The Scout

Last time I mentioned the need for broad attention in The Wild.

Often there’s a lot going on and even those who’re trained in situational awareness techniques need help from their friends.

In The Wild, this often takes the form of scouts.

Any predator species which recognizes group identity sends out scouts who report back what’s going on where. Doesn’t matter if it’s ants, bees, coyotes, wolves, …

Group survival requires a pooling of knowledge, of information, of what happened where, when, and if possible, why.

Humans, for the most part, do not employ scouts. We call ourselves a predator species, we like to think of ourselves as apex predators, and that’s an amusing deceit we employ. Ninety-nine-point-nine-nine-nine percent of the population doesn’t know how to monitor situations beyond what’s for dinner, what do you want to watch tonight, how’s my job going, who’s picking up the kids when, …

These are nice, yes, and hardly qualify as survival issues.

Unless you’re under fire or threat.


Ask someone who’s a war zone, or works undercover, or in espionage, or intelligence.

They well know the value of scouts.

And as a species, as we learn more of what’s in our universe, as we discover more potential threats real or imagined, the number of scouts multiplies.

Until everyone is a scout.

Scouting on each other.

Ala 1984 or McCarthyism or … umm … (and dare I say it?) … Trump?


An Attentive Lad

To survive in The Wild, one must pay attention.

Two-Legs pay selective attention. We devote the majority of our neural resources to whatever interests us at the moment.

Which is why we – the modern “we” – don’t do well in The Wild.

Pay too much attention to any one thing and some other one thing snatches you.

Pay too much attention to any dozen things and some other dozen things snatch you.

One learns to be broad-minded, accepting of all information, in The Wild.

It’s a survival thing.


An Erasmus Sighting

It has been a while since we saw Erasmus.

Ever shy, ever watchful Erasmus.

Knowing the expected lifespan of Coyote in The Wild, I know he doesn’t have many seasons left with us.

We are here for just a little while.

No matter how long one lives, there is always something older, me thinks, to mourn our passing.

Back in my preaching days, I realized there were few pains greater than a parent outliving their children.

Although not genetically linked (unless you go way, way back), I tend to think of all The Wild as my children.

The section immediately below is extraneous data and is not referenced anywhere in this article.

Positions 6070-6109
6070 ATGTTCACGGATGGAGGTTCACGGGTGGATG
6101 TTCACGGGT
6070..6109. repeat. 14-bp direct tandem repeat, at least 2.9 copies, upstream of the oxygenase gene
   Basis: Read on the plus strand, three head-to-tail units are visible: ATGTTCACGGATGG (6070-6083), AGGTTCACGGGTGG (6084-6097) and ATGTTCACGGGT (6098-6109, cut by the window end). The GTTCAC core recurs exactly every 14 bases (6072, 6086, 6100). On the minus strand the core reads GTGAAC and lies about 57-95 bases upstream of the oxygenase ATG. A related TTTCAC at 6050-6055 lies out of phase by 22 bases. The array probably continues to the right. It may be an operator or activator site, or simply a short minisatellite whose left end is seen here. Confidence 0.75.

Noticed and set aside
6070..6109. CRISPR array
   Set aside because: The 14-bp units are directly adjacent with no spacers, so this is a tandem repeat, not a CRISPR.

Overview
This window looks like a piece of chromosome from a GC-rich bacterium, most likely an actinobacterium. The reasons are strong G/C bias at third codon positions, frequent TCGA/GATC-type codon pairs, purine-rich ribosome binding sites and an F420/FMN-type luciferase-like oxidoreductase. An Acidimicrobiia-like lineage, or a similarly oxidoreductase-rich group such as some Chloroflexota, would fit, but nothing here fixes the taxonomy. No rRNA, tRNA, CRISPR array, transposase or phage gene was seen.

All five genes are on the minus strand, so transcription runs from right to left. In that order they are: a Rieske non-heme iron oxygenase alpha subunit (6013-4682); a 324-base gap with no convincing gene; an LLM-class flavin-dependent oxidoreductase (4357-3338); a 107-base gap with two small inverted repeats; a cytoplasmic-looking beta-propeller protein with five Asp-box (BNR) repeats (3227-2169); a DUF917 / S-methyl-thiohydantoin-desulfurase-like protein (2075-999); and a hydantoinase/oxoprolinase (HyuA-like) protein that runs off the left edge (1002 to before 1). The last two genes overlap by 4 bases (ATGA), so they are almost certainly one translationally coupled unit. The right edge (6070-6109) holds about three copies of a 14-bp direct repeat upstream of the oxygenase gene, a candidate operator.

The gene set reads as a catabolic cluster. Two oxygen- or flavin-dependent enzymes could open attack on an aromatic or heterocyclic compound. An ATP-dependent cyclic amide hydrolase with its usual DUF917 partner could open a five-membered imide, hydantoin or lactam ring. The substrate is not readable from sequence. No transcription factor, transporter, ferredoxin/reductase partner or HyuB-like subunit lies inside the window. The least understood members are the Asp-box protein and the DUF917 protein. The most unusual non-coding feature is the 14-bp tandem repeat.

I’ve learned so much from them. Not sure what they’ve learned from me.

The Old Ones‘ first lesson is to be wise and, seeing the world around me, I doubt many willing to learn that lesson remain.

I will mourn the passing of my children.

Who is there who’ll mourn with me?

Who will be left to mourn me?

A Tale of Two Pups

Last week it was Rabbit, this week it’s Coyote.

Probably because it’s that time of year.

The Wild wakes (not that it ever sleeps) and everyone comes out parading their young.

Kind of like an Easter parade, don’t you think?

And Easter…that christian new life/resurrection thing, that coming out of the cave, out of the earth, out of death, the big sleep as it were…

Why do you think the church decided Easter coincides with Spring?

Everybody honors The Wild even when they don’t mean to.

The Hidden One


Two-Legs have long forgotten stealth.

Probably because much of the modern world thinks of itself as king-of-the-hill, top-dog, ultimate-alpha, dominant-species, …

Such arrogance, such ignorance, baffles me.

For that matter, much of the modern world baffles me.

We listen to self-proclaimed gurus and wisdom-keepers and relinquish all aspects of our selves.

What made us so gullible, so willing to accept hype without question, to march to the beat of a recognizably self-destructive drum?

Did it start when we as a collective no longer required the need for sstealth?

True stealth requires so much effort. It’s situational awareness to the max, it’s training without end, it’s confidence without being confident.

All things which necessitate a sensitivity to one’s environment, one’s place, one’s personal energy and existence.

No wonder we, as a collective, suck at it.